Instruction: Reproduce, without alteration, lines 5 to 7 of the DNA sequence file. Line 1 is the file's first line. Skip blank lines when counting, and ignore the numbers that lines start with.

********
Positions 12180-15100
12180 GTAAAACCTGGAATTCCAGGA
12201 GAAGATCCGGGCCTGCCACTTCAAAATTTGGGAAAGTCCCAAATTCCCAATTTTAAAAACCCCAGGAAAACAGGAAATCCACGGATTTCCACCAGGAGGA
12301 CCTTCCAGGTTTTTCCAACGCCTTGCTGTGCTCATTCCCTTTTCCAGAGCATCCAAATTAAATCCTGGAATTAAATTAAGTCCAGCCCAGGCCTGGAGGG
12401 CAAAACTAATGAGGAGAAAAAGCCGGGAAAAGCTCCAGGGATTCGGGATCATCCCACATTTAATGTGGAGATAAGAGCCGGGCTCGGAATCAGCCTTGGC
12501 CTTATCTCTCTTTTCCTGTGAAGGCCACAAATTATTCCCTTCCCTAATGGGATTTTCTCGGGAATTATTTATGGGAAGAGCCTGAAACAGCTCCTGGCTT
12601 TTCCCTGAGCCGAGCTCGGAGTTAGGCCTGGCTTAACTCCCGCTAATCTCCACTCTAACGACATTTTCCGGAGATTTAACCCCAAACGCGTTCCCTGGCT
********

12401 CAAAACTAATGAGGAGAAAAAGCCGGGAAAAGCTCCAGGGATTCGGGATCATCCCACATTTAATGTGGAGATAAGAGCCGGGCTCGGAATCAGCCTTGGC
12501 CTTATCTCTCTTTTCCTGTGAAGGCCACAAATTATTCCCTTCCCTAATGGGATTTTCTCGGGAATTATTTATGGGAAGAGCCTGAAACAGCTCCTGGCTT
12601 TTCCCTGAGCCGAGCTCGGAGTTAGGCCTGGCTTAACTCCCGCTAATCTCCACTCTAACGACATTTTCCGGAGATTTAACCCCAAACGCGTTCCCTGGCT